Sales Management…Salesperson Maintenance

Posted: June 2, 2010 in Making Customers
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If you’ve been in sales management for very long at all, you’ve either heard or asked yourself the question, “Why does it seem salespeople require so much maintenance?”

Being in sales management for 25 years, my experience has been that we are asking the wrong question. What is there in our lives that we value that doesn’t require some sort of maintenance? We’ve all heard of and participate in some sort of Spring Cleaning that we do around the house. Cars come with a complete service manual that addresses all the tasks we need to perform on a regular basis if we expect it to perform at its best. In fact, if we don’t, some manufacturers tell us that we will void the warranty. Cars also need washing and waxing. Furniture needs dusting and polishing, floors need vacuuming, cleaning and scrubbing, carpets need to be cleaned, baseball gloves need oil, and golf clubs need scrubbing after a day of whacking our way out of the sand. And every now they also need new grips. You get the idea. Maintenance is a part of our lives.

And these aren’t even the most important things we maintain. If you have kids, in addition to the tasks, some joyous, some not, of raising your children, my guess is you try to have a date night with your spouse. Why?  To see how things are going. To check schedules. To make sure that as a spouse and parent you are the most effective you can be. That the two of you are in sync. To help maintain the relationship. We exercise to maintain our bodies. Many of us also have some sort of personal devotion or meditation where we pause and examine ourselves to see if our own lives need some internal maintenance.

The reason we ask the question about our salespeople, I believe, is not the maintenance itself, but the value of the time we spend on maintenance versus the return we get from that salesperson. So the question now becomes who am I maintaining? Let’s get back to the car illustration for a minute. If I have an exotic or classic car, I am happy to maintain it. In fact, I loved to pull the 66 Mustang out of the garage on the weekends just to make sure everything looked good and was running as it should. When I was done tinkering, I’d just stand there for a while and admire it. In fact, if I was honest, I was secretly hoping people would drive by, slow down a bit, give me a thumbs up and share my joy. I have pictures.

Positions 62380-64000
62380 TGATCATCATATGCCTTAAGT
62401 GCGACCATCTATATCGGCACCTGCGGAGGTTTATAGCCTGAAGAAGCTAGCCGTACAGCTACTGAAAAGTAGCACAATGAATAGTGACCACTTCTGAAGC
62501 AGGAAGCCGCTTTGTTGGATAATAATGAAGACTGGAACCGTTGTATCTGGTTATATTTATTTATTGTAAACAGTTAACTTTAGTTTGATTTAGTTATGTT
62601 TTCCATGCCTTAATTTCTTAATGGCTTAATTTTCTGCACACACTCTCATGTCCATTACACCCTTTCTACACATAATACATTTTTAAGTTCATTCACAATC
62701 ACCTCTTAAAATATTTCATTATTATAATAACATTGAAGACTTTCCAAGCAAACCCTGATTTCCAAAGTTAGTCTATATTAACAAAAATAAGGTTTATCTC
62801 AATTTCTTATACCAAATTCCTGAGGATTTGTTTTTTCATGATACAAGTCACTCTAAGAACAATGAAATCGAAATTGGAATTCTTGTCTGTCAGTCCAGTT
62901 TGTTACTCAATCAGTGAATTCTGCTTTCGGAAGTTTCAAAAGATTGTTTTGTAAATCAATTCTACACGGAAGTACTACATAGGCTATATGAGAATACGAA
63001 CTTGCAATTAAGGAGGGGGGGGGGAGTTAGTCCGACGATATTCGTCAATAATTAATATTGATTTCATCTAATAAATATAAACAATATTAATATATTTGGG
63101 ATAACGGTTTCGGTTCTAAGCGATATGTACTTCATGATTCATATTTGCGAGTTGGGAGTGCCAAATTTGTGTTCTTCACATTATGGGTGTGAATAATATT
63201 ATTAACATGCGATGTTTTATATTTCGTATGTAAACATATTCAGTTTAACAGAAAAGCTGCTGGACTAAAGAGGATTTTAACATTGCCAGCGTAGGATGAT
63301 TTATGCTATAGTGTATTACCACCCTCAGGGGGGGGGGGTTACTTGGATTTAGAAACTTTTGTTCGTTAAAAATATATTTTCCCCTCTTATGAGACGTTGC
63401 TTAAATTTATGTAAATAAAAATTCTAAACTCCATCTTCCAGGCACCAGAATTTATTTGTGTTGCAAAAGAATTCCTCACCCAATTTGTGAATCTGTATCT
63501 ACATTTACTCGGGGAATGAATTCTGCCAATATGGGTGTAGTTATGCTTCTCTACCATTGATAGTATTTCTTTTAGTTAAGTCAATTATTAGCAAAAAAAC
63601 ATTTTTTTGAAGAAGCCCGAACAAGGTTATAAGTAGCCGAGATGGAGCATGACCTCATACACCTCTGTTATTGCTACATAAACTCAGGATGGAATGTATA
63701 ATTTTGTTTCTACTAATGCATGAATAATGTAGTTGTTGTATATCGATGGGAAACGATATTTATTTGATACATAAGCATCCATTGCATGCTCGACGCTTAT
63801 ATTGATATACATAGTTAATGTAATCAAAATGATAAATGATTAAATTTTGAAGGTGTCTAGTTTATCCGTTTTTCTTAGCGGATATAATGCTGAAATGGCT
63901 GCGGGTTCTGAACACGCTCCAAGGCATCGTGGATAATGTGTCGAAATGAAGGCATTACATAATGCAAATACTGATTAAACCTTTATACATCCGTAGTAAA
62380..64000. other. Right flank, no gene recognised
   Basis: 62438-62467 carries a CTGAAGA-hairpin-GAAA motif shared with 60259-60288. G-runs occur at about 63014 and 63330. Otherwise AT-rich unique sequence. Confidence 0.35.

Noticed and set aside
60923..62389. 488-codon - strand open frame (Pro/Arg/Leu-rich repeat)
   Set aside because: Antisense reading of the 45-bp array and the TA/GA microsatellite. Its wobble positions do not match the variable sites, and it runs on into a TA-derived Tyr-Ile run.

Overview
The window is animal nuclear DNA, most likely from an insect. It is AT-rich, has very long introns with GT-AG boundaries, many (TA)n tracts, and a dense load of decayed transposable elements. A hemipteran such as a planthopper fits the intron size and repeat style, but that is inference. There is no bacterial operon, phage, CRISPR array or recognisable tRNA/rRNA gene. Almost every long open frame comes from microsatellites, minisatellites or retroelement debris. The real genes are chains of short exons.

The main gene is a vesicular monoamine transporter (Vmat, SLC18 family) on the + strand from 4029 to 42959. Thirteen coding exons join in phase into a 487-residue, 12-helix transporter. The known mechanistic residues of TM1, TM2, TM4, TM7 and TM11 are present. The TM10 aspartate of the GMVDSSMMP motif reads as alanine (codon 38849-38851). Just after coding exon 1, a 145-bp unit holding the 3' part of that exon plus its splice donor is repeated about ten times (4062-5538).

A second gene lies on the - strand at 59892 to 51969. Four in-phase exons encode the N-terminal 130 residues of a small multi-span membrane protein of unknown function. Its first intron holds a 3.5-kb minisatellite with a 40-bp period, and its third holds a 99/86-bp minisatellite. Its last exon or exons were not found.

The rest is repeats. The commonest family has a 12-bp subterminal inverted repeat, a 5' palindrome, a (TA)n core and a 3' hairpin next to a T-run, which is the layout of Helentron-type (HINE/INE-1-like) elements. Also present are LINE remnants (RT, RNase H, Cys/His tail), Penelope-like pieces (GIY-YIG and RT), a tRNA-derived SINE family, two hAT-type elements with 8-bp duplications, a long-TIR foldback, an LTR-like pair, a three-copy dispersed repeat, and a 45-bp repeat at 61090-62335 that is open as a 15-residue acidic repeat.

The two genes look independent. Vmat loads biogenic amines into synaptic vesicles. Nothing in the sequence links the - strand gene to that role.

I have no such thrill with my daily driver. I want the engine to start when I turn the key and want to get from point A to point B. I dutifully perform the needed maintenance tasks. But the provides no happiness or joy. Only resignation and schedule adjustments as I try and carve out the necessary time to get the work done. When was the last time you were excited about buying a new oil filter? Or getting the transmission flushed?

Isn’t it the same with your salespeople? The high performing Ferrari’s on your staff should not be in the same category as the clunkers who barely carry their own weight. My guess is you are proud of your top performers and are thrilled when you see them in action or read a glowing survey from a satisfied customer. You want to spend time with them. Or at least you should. What do they have and do that’s transferrable to the rest of your salespeople? How can you leverage their skills and abilities? What can you do to make sure they stay at the top of their game? These are the questions good sales managers ask when talking about their top performing salespeople. Weak sales managers are concerned with paperwork, forms and whether or not the top performer made a mistake on line 3 on the sales report. (I’ll discuss the weak sales manager in another article.)

So the answer to salesperson maintenance is who are you maintaining? Maintenance is a part of the job. Evaluate who you are maintaining in relation to their effectiveness, productivity and potential. If they are a star, generously give them your time willingly. If they aren’t yet a star but the potential is there, give them the right development plan, coaching strategy and experience. Give them your time. The rest of your clunkers, not so much.

It’s all about the relationship, which is a better word than maintenance anyway. You’re not a baby sitter. But you should be the leader in training, motivating and developing your sales team to perform at their peak. And that involves spending time with them.

Join The Sales Revolution at and join with other sales managers and leaders who are interested in getting out from behind their desks and leading their staffs to reach their potential and become all they can be!

By Kirk Chittick

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